The government is to make big changes to the way it subsidises renewable energy, the BBC has reported.
Ministers say they will cut support for onshore wind and solar energy, but give more backing to offshore wind power.
Chief Secretary to the Treasury Danny Alexander described the shift in subsidy as “a rebalancing” and said overall spending would not change.
But Labour said “chopping and changing” pricing was bad for business.
The price producers are promised for onshore wind power and solar energy will be cut from 2015, while the amount paid for offshore wind power will be increased.
The shift on wind energy comes ahead of Chancellor George Osborne’s Autumn Statement, which he will deliver to MPs on Thursday.
Sources from both coalition parties said there had been so much investment in onshore wind and solar energy that they no longer needed so much state support.
In contrast, they said, offshore wind sources still needed more subsidy to encourage long-term investment.
Mr Alexander denied suggestions the move was a response to Conservative MPs’ unhappiness at wind farms being sited in their constituencies.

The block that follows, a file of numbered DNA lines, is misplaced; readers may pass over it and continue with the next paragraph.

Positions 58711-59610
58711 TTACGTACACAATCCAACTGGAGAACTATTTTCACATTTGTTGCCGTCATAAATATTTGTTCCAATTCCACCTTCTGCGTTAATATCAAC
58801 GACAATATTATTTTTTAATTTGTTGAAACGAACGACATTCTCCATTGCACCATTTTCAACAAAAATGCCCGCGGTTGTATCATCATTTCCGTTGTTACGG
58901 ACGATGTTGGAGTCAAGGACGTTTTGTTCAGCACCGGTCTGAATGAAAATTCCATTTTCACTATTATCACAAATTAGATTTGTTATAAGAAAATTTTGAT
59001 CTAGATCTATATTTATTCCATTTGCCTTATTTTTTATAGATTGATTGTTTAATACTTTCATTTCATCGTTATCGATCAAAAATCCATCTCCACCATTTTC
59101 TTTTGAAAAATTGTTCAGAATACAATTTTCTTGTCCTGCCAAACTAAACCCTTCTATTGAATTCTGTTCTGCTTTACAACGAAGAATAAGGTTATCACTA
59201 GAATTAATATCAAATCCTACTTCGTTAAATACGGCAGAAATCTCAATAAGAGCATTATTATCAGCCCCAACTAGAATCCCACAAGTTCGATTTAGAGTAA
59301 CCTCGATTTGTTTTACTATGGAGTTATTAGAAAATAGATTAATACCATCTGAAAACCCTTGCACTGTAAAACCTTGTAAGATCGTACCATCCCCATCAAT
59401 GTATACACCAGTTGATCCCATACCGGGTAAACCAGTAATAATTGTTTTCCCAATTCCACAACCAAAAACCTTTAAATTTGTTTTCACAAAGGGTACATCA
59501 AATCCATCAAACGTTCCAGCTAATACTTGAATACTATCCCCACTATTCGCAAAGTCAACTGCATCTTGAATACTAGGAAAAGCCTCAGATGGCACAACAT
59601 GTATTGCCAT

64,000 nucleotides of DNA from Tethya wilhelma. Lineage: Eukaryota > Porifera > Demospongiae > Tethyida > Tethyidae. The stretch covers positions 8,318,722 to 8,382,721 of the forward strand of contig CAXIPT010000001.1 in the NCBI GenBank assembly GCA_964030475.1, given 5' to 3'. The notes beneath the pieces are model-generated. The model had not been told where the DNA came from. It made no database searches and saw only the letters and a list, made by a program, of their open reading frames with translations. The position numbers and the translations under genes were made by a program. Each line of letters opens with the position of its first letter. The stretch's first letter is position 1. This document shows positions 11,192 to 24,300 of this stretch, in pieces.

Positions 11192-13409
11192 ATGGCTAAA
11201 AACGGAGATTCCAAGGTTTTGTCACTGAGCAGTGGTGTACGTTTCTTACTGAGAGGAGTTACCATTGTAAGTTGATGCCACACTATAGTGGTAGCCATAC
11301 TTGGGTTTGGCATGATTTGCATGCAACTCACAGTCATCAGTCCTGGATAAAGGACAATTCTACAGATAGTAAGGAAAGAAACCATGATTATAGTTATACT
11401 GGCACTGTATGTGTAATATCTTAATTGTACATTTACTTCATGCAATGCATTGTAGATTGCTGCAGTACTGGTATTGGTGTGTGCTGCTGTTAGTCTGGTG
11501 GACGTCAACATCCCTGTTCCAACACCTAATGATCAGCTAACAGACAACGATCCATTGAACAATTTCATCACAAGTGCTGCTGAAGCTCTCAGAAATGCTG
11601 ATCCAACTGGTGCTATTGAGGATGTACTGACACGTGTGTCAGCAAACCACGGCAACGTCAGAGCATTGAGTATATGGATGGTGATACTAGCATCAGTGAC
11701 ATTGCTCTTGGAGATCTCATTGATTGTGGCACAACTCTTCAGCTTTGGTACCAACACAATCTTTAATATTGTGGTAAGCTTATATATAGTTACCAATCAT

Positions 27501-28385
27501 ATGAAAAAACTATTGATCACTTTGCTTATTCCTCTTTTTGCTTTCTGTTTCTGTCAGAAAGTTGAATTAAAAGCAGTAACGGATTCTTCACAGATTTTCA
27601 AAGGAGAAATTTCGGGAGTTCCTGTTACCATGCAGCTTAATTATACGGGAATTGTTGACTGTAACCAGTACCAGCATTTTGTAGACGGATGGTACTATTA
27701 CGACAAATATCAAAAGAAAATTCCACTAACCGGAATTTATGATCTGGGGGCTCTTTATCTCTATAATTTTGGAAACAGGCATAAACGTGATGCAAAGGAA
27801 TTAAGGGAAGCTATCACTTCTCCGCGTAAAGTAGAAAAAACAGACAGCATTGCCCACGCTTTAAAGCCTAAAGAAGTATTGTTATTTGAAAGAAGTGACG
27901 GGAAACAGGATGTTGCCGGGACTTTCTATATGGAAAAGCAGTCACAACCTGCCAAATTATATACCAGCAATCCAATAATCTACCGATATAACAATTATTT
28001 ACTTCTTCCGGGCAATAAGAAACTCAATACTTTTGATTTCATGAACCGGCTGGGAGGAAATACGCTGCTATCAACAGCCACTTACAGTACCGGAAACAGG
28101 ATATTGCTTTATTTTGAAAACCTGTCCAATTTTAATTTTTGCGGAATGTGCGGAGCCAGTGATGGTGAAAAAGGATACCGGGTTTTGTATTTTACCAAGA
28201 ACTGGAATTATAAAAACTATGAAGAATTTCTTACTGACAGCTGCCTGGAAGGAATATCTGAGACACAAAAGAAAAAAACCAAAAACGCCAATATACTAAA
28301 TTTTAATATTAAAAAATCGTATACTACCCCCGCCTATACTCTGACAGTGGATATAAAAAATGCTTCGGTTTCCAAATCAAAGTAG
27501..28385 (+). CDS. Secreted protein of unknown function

Both Conservative and Liberal Democrat sources said the decision made good political sense because they would have a policy that countered the threat from the UK Independence Party, which opposes all wind farms on principle.
Strike prices - the amount the government guarantees to pay per unit of electricity - are set substantially above the current value of energy, as a form of long-term subsidy to encourage firms to invest.
The subsidy cut makes onshore wind cheaper than nuclear power this decade - and much cheaper in the long term.
But after hinting at big cuts in onshore turbines, ministers have made only a slight reduction - and this may not lead to many projects being cancelled.
The money that ministers shave off the onshore subsidy is transferred to offshore wind.
But offshore generation is much more expensive, so every pound shifted this way generates less electricity. And that in turn slightly increases the chances of blackouts in 2015.
The decisions on renewables are driven by conflicting priorities.
The government wants to disarm a campaign against onshore wind farms; encourage a world-leading offshore wind industry; gain as much energy as possible for the cheapest price; and meet UK and EU targets on clean power.
Energy Minister Michael Fallon said costs must be spread “much more fairly”.
Downing Street denied that cuts in subsidies for onshore wind farms were in response to public concern that they were blighting the countryside.